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Durban - The mayor of the small KwaZulu-Natal Midlands town of Richmond, recently named the “murder capital of South Africa” by the SA Institute for Race Relations (SAIRR), has hit out at the institute for its factually incorrect report.
“We are not the murder capital of South Africa, not by a long shot, and the damage this report has done is incalculable,” mayor Andrew Ragavaloo said yesterday.
Last week, the SAIRR reported that the municipality had a murder rate of 192 per 100 000 people. It based the figures using Gaffney’s Local Government in South Africa – Official Yearbook, which stated that the town had four police stations serving a population of 70 222. The murder rate was gleaned from the 2011/12 police statistics, which showed that the four stations accounted for 135 murders.
The municipality has, in fact, two police stations – Richmond and Thornville – which recorded 28 murders in 2011/12.
The other two stations – Nhlahleni, which had 16 murders, and Plessislaer, which recorded 91 murders – do not fall under the municipality’s jurisdiction.
“If you analyse the figures of our two police stations, you will realise we don’t even come in the top 40 (murder districts in South Africa),” Ragavaloo said.
He was adamant that the SAIRR issue a public apology to the town, or face legal action.
“We appeal to them to retract the report on a national level and inform the national media that they have erred and that their figures were incorrect,” he said.
“This report will have a long-term effect on our municipality, because whenever we have discussion with possible or probable investors they will google Richmond and come up with this report. So this needs to be removed completely.”
Following Ragavaloo’s complaint, the SAIRR has recalculated Richmond’s murder rate as 39.9 per 100 000 people, attributing the botch-up to the company which published the yearbook.
“We took the information on the number of police stations in Richmond from The Gaffney Group, a widely-used and respected source of municipal information. In their publication, they list four police stations in Richmond,” said Lucy Holborn, research manager at the SAIRR.
“On hearing from Mr Ragavaloo that there are in fact only two, we have since received confirmation from Gaffney’s that the information they published was incorrect.
“As a result, we have been able to recalculate the murder rate as 39.9.”
Ragavaloo said they were astonished when the report was released on Friday and were perturbed when it made national news.
“We are attempting to market Richmond, to bring in investors here, as we have a very high unemployment rate which is around 40 percent.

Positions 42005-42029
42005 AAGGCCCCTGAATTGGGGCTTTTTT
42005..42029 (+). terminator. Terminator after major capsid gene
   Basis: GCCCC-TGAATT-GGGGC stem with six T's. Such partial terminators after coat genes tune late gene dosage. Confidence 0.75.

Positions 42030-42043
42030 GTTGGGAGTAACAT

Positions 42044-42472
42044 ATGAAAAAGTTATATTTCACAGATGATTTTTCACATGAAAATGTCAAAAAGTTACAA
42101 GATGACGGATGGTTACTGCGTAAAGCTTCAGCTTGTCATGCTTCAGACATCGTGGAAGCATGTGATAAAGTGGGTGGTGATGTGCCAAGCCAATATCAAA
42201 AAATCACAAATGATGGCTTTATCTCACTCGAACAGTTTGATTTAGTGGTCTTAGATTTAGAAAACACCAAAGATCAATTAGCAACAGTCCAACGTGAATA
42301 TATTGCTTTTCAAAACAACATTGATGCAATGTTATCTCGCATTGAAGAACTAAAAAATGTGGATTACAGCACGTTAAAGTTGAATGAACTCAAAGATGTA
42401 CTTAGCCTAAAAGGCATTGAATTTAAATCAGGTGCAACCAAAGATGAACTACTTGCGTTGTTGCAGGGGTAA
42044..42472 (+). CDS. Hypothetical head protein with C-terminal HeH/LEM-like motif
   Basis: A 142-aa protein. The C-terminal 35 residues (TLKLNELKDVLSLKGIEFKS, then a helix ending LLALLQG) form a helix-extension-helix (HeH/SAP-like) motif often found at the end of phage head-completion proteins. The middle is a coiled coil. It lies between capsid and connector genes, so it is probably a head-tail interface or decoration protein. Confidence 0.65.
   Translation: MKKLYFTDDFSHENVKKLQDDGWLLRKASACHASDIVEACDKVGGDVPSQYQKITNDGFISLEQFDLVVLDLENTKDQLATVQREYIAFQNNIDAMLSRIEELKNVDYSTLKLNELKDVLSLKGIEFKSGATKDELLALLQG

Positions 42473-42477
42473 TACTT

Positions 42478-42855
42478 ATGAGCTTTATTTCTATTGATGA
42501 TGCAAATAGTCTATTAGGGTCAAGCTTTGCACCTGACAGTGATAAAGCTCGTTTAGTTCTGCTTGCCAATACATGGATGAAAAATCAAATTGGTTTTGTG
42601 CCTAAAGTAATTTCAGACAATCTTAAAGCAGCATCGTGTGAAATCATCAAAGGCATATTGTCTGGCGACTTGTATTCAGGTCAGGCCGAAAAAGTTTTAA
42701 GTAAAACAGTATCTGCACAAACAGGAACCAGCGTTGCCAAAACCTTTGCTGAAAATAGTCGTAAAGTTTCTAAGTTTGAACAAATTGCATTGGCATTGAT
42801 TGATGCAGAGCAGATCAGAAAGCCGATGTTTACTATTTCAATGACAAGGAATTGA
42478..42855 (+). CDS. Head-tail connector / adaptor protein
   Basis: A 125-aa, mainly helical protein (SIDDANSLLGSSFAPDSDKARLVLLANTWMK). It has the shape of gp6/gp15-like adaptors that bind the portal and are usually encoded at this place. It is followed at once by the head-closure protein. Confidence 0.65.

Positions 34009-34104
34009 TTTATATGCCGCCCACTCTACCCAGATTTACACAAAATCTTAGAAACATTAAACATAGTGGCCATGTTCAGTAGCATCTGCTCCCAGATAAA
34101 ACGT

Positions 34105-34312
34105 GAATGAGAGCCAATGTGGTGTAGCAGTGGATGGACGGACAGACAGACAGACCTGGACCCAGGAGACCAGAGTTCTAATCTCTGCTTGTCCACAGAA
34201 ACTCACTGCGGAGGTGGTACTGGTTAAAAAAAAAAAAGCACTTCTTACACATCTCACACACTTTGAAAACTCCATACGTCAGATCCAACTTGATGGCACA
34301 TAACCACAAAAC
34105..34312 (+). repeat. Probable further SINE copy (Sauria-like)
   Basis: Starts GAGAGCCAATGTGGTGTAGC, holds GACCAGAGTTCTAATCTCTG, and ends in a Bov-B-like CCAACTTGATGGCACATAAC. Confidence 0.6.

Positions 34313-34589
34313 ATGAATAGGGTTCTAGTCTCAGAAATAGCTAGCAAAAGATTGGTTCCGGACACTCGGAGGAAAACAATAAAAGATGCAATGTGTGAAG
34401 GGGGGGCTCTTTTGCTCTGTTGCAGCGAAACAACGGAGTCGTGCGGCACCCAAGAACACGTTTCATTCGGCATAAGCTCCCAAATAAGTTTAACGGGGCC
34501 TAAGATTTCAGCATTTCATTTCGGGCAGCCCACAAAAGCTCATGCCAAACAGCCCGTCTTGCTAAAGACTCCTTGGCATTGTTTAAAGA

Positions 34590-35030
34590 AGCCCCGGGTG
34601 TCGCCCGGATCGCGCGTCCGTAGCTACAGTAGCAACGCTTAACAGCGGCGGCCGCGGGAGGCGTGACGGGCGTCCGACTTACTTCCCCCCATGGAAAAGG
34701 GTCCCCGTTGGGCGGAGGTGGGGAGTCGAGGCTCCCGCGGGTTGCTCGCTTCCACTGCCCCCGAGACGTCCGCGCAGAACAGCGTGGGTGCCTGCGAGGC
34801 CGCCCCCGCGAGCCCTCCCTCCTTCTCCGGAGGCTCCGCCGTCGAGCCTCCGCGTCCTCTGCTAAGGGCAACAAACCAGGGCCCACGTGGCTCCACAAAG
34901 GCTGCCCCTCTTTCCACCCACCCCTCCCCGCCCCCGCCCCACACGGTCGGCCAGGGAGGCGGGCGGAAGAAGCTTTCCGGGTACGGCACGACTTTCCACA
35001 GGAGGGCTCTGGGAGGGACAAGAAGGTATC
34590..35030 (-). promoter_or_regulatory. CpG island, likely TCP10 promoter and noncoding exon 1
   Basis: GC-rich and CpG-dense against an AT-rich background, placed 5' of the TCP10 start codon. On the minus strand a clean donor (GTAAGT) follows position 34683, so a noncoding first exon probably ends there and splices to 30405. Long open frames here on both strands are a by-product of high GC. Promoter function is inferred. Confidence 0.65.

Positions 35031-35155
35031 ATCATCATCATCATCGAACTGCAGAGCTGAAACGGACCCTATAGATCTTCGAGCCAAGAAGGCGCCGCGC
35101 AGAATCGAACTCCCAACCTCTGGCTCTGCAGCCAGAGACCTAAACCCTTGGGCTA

“Presently, we are in negotiations with a foreign company to build a factory in Richmond based on the timber industry. Whether they have heard of it or not we are not sure, but we have received telephone calls from across the country from concerned people about the situation in Richmond,” he said. “It is going to distract and make investors wary about coming here.”
In addition to having to allay investors’ fears, Ragavaloo said that members of the community were also “jittery”.
“People are asking us why were are hiding these figures from them. We are now having to go around to all seven wards in this area to tell people that the report is incorrect,” he said.
“The man in the street in Durban will probably say, ‘Richmond, again’, but for an investor it is serious. Investors are trembling, because those figures are frightening.”
Richmond, 92km from Durban, was the scene of some of the province’s worst political violence in the late 1990s.
A total of 120 people were killed between May 1997 and January 1999 after violence broke out between factions of the United Democratic Movement and the ANC.
“That violence caused consternation nationally and internationally, where 60 people were killed on average a year,” Ragavaloo said.
“For now, today in peace time, when we have no political violence, to claim that we have on average 131 deaths per 100 000 makes it even worse than the violence we had during the height of political violence.”
Said Holborn: “We published the original information in good faith, did not intend any harm to come of it, and apologise for the error.
“In addition, we have received an apology from The Gaffney Group who has said it takes full responsibility for this error.”